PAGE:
For example, for the grand opening weekend of a brothel near Stuttgart, “management” offered a deal (70 euros for the day/100 at night) that attracted about 1,700 men bussing in from near and far. The sex buyers could then post on internet chat rooms the quality of “services.” A number complained that the women were no longer as fit for use after a few hours. At closing time many of the women “collapsed from exhaustion, pain, injuries and infections, including painful rashes and fungal infections that spread from their genitals down their legs.”

In 2003, New Zealand decriminalized prostitution as well.  A 2005 report revealed that the number of unregulated brothels had increased and that there were significantly higher reported incidents of violence—including murder—against prostituted women. Rather than reducing the number of children exploited in the sex industry, both New Zealand Commissioner for Children, Dr. Cindy Kiro, and Inspector Gary Knowles of the Christchurch, stated that there has been a noticeable rise in the number of sex-trafficked children since the law passed. It is reported that girls as young as 12 are bought and sold on the streets, sought mostly by men wanting unprotected sex. Police in Wellington have also reported that the age of prostituted women has declined since the Act.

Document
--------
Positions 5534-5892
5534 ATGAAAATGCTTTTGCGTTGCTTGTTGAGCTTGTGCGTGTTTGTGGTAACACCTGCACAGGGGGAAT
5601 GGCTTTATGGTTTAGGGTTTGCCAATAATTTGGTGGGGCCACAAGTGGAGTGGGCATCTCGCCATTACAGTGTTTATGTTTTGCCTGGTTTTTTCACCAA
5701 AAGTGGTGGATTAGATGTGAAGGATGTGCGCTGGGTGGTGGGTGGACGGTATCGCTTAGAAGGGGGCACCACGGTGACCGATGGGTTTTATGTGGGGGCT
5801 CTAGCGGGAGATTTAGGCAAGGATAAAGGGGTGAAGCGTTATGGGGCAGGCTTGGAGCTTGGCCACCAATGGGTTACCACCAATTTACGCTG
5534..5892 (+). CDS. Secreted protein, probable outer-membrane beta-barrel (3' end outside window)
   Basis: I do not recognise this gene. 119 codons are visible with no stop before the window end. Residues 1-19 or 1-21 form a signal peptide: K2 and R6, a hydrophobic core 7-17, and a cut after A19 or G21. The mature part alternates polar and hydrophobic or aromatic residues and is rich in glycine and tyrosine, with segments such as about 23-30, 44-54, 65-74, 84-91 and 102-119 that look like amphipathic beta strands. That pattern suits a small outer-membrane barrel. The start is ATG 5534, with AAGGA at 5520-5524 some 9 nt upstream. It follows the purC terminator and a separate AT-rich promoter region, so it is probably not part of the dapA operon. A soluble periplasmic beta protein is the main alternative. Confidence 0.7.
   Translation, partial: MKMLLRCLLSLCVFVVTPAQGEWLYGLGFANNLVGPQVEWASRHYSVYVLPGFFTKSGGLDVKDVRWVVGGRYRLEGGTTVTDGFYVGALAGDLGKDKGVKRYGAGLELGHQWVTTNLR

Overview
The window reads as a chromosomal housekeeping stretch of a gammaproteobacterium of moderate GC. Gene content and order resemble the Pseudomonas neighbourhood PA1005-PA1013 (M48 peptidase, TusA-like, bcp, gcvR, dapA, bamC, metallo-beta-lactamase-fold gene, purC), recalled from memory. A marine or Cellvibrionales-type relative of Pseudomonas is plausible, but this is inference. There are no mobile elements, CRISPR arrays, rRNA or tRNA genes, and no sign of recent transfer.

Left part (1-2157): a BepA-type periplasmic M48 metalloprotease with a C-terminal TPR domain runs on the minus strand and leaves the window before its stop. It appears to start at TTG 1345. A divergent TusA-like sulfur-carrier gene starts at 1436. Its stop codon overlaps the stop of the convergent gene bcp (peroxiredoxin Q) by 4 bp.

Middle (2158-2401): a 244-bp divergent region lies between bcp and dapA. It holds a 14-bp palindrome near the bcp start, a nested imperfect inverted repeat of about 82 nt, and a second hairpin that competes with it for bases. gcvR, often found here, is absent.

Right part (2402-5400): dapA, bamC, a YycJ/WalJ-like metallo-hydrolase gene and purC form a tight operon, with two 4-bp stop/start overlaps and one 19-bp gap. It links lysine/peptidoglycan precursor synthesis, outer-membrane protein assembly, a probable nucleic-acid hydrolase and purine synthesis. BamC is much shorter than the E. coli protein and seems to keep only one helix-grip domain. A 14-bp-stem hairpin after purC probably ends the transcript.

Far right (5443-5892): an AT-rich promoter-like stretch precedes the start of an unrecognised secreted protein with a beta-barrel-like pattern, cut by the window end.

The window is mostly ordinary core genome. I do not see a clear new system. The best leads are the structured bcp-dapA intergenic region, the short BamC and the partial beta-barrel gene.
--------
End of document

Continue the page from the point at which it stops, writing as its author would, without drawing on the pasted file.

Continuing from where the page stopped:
In the Netherlands, where legalized prostitution generated a proliferation of organized crime in the sex industry, many Dutch cities have closed their legal prostitution zones because of rampant violence. In 2006, 37 prostitution venues in Amsterdam were closed when the city council determined that they were run by sex and drug traffickers. Europol investigations revealed that pimps and brothel owners were collaborating with traffickers to bring women into the country.

Up to 90 percent of women in both Dutch and German brothels are populated with these trafficked women.

In 2008, the National Police Service was commissioned by the National Prosecutor’s Office to investigate the status of prostitution in the Netherlands. The report, entitled “Beneath the Surface,” documented that criminal gangs, working as pimps and bodyguards, had been using extreme violence against women in the legal, licensed supposedly safe sector of the industry for years.